What the Tuk?

“2000 miles of awesome starts on January 1, 2010…”


On January 1st, 2010, my friends Chris, Rommy, and I are driving a motorized rickshaw (aka ‘tuk tuk’) from Pokhara, Nepal to Cochin, India in a “race” called the Rickshaw Run. Our team, Tuk Tuk Goose, is one of almost 70 teams from around the world participating in this zany challenge of wits, patience, and perseverence.  We’re very excited about this adventure and would love to have you join us for the ride!

Here’s how you can participate…

#1.  Follow us! (Please)

One of our (many) goals is to keep our friends and families updated & engaged over the coming months and throughout the journey.  We’ll be blogging from the road and will include an integrated map that tracks our route (god & technology willing), so follow us!

Blog: http://tuktukgoose.wordpress.com.
Twitter: http://twitter.com/tuktukgoose
Facebook: http://www.facebook.com/pages/Tuk-Tuk-Goose/90978808096?ref=nf
Flickr: http://flickr.com/photos/tuktukgoose

#2.  Help us raise money! (Pretty Please) :-)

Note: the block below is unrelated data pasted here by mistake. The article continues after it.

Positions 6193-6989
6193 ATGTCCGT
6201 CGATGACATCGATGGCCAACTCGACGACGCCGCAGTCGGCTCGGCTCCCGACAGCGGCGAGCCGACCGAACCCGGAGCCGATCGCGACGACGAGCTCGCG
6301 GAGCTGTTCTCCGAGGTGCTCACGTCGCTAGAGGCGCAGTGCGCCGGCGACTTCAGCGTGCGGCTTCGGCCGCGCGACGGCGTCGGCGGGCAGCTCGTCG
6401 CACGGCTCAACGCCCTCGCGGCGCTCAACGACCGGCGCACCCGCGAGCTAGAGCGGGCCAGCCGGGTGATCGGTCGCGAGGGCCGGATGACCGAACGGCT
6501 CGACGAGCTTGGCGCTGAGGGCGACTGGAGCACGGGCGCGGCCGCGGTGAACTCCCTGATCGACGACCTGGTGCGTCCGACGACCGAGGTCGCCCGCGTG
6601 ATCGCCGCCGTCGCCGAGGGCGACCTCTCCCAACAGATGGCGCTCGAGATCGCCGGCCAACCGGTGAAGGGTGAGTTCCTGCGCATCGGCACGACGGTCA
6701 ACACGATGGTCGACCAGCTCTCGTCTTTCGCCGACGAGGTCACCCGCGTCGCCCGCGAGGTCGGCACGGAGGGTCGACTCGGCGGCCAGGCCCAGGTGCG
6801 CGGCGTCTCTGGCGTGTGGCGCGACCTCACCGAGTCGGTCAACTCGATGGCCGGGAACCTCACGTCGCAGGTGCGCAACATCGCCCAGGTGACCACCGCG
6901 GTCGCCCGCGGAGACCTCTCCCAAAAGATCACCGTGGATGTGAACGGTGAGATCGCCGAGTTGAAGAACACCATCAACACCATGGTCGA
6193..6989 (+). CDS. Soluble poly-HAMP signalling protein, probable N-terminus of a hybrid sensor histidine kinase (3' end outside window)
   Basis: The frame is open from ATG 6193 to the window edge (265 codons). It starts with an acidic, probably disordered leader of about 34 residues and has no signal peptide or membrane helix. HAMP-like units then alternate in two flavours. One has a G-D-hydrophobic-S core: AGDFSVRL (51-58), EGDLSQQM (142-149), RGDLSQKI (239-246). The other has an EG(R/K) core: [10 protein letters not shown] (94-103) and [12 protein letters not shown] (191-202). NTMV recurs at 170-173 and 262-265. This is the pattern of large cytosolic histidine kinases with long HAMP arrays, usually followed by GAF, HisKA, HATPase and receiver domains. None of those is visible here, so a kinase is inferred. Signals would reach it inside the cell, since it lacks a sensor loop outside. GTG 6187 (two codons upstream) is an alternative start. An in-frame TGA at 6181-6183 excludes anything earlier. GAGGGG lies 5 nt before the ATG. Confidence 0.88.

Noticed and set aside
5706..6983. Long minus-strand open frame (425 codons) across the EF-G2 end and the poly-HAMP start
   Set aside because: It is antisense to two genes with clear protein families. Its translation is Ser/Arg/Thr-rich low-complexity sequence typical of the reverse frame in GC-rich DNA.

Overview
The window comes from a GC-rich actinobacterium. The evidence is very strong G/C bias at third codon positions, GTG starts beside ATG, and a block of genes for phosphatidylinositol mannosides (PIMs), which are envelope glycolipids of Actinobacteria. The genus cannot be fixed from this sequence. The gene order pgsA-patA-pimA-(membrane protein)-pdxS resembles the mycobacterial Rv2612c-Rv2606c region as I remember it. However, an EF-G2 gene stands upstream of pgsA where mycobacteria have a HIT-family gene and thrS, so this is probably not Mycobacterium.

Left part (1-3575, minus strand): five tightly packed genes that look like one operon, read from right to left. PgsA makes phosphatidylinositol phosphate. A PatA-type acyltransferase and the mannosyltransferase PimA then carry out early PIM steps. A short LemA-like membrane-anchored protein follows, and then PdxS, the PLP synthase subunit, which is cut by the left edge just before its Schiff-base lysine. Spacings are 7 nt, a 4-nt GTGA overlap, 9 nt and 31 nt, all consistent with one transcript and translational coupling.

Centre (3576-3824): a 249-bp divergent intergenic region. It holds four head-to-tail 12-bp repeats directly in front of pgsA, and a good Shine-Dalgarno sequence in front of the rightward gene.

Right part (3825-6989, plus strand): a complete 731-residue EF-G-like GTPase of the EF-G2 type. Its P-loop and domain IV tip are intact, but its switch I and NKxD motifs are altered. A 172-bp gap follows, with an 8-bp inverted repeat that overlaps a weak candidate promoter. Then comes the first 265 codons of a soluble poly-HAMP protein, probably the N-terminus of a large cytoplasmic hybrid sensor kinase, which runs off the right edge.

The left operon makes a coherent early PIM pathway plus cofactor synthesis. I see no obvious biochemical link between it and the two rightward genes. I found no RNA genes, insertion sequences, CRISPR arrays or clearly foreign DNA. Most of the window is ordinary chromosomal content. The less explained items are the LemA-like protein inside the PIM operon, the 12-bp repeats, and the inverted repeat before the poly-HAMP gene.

Yes, we are trying to offset some of the blatant self-indulgence by raising money for some great charities that support the communities we’ll meet along the way.  To read more on the charities we’re supporting check out the Charity section of our blog.
We’re required to raise just 1000 GBP ($1600 – $1700 at today’s exchange rate), but we’re planning to blow that number out of the water.  Please support us by making a donation via JustGiving to the following organizations:
Mercy Corps in IndiaLearn more and DONATE NOW!
Maiti NepalLearn more and DONATE NOW!
Charity #3 – TBD
We’re also organizing a fundraiser in San Francisco sometime in November… stay tuned.
#3.  Share your genius ideas!
Know someone who can donate some lightweight solar chargers?  Got suggestions for where we can rest our weary heads along the route?  Have experience sweet-talking Indian highway officials out of a bribe?  Let us know!